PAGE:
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Tool Talk Discussion Forum

Re: 787 and Li-ion

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01-20-2013 09:35:39

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George, the batteries in question are within the pressurized fuselage, so ambient temperature is not an issue. And should the aircraft lose pressure, the passengers and crew are at much greater risk of dying than those batteries.

The choice of battery type is an engineering decision based on a number of factors, primarily cost and weight. Of course, mass reduction is an overriding concern in aircraft design, second only to safety. Lithium ion offers the highest energy density of the commercially available battery technologies, so it's hardly surprising that Boeing went with li-ion. My guess it was a global decision: "every battery in the aircraft must be li-ion". I don't think the batteries in question are that large, so they could have gone with a different technology for those particular batteries with a small weight penalty.

I doubt Boeing will switch to a different technology. More likely they will go with a modified battery or charging system. Switching technologies would require modifications to the charging system, so there's little to be saved in terms of cost by switching to NiMH.

With regards to your Prius, a hybrid like the Prius doesn't need a huge amount of storage capacity. Ni-MH makes a lot of sense, since it offers very good energy density, is reasonably cheap and reliable. On the other hand, a plug-in EV or hybrid like the Volt needs a lot of storage capacity. That's why the Volt uses li-ion batteries.

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01-20-2013 11:38:36

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 Re: 787 and Li-ion in reply to MarkB_MI, 01-20-2013 09:35:39  
Somehow I doubt that the entire fuselage is heated, even though it is all pressurized.

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01-20-2013 13:11:47

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 Re: 787 and Li-ion in reply to scotc, 01-20-2013 11:38:36  
Did you ever have your luggage frozen solid when you arrived? The entire pressure vessel uses the same conditioned air, including the baggage compartment. If it didn't, Fido and Fluffy would arrive as freeze-dried pets.

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Charles (in GA)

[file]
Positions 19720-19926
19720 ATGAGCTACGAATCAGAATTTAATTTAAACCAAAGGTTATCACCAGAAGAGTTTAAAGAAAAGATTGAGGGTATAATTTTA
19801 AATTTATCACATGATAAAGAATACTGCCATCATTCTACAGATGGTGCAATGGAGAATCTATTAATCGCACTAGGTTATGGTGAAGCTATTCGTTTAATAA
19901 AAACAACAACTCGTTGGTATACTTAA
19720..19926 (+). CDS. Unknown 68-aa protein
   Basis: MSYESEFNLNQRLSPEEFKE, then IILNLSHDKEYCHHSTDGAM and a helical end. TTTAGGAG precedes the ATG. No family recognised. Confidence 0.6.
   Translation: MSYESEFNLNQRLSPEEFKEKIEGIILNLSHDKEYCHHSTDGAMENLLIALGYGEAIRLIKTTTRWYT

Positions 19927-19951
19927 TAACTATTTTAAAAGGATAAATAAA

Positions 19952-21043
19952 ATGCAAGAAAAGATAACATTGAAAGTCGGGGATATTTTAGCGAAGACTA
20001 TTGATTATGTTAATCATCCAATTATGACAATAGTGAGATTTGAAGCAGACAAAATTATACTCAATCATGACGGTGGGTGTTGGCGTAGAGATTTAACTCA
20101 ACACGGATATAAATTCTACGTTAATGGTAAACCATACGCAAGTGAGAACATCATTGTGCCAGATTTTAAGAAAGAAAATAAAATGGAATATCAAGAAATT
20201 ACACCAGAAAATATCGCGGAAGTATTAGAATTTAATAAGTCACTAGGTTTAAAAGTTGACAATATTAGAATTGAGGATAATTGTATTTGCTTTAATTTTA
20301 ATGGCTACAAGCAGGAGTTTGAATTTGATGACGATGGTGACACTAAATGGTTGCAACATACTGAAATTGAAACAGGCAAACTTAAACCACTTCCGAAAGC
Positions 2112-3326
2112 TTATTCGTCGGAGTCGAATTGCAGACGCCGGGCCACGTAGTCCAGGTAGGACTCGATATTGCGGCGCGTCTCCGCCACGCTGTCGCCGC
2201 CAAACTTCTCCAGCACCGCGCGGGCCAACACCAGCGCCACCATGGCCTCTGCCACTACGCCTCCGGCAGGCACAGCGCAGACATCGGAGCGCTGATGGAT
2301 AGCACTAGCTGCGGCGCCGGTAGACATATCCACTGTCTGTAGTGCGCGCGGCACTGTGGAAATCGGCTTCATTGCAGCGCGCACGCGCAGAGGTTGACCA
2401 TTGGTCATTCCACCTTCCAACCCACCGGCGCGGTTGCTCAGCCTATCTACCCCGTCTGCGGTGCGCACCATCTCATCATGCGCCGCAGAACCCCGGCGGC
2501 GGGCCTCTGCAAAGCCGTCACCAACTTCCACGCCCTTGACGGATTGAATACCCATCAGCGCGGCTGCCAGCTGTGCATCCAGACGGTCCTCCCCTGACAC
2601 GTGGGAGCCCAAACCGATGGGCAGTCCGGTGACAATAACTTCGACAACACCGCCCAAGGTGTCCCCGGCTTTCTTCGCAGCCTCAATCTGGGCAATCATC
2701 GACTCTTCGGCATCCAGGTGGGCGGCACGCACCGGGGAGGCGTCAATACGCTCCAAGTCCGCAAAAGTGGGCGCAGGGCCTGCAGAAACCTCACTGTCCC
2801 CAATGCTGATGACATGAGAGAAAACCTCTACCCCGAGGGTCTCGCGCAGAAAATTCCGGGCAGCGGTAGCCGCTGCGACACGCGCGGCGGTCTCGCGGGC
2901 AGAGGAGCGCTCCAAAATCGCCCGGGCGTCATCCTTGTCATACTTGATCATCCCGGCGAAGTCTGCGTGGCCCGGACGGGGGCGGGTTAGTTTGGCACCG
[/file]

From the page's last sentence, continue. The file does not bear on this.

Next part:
01-20-2013 19:38:55

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 Re: 787 and Li-ion in reply to MarkB_MI, 01-20-2013 13:11:47  
Been more than one frozen cat or dog, it does happen. The cargo areas are pressurized, but depending on the aircraft, usually only one area is heated for animals and other temperature sensitive items. In a Boeing 757 and 767 its the aft most bin area, know as the "bulk" bin since it is the area where loose cargo is loaded. Other bins get some amount of heat, but not much. The airplane is insulated, but the cold still soaks thru.

The batteries are mounted between the cargo bin sidewall and the outer skin of the aircraft usually (the APU battery in the aft bin).

The battery selection is based in large part on capacity of the battery. In event of electric failure, the battery must be able to power certain critical circuits for a given period of time, 30 minutes If I recall. Given all of the electric gadgets in the 787, there is a greater need for power, just for the essential stuff in an emergency, hence a more powerful battery is needed. I suspect Boeing went with the Li-ion battery to keep the weight down and still maintain capacity (amp/hrs) LiSO2 batteries have been banned in aircraft for some 30 years now. I don't know how different a Li-ion battery is, but its not uncommon to have a laptop catch fire, or a cell phone, when the sophisticated circuits that control the charge rate and such fail.

Too much new technology in one aircraft.


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01-20-2013 15:02:05

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 Re: 787 and Li-ion in reply to MarkB_MI, 01-20-2013 13:11:47  
Depends on the plane. Not every cargo hold is pressurized and/or heated on every aircraft.

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01-20-2013 17:53:22

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 Re: 787 and Li-ion in reply to buickanddeere, 01-20-2013 15:02:05  
Out of interest buickanddeere, are you an AME?

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big fred

01-20-2013 19:31:22

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 Re: 787 and Li-ion in reply to steve706, 01-20-2013 17:53:22  
Aviation medical examiner?

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01-21-2013 13:56:25

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 Re: 787 and Li-ion in reply to big fred, 01-20-2013 19:31:22  
AME stands for aircraft maintenance engineer, the canadian version of an airframe& powerplant mechanic.

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big fred

01-21-2013 17:00:05

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 Re: 787 and Li-ion in reply to steve706, 01-21-2013 13:56:25  
My last doctor was an AME, aviation medical examiner.

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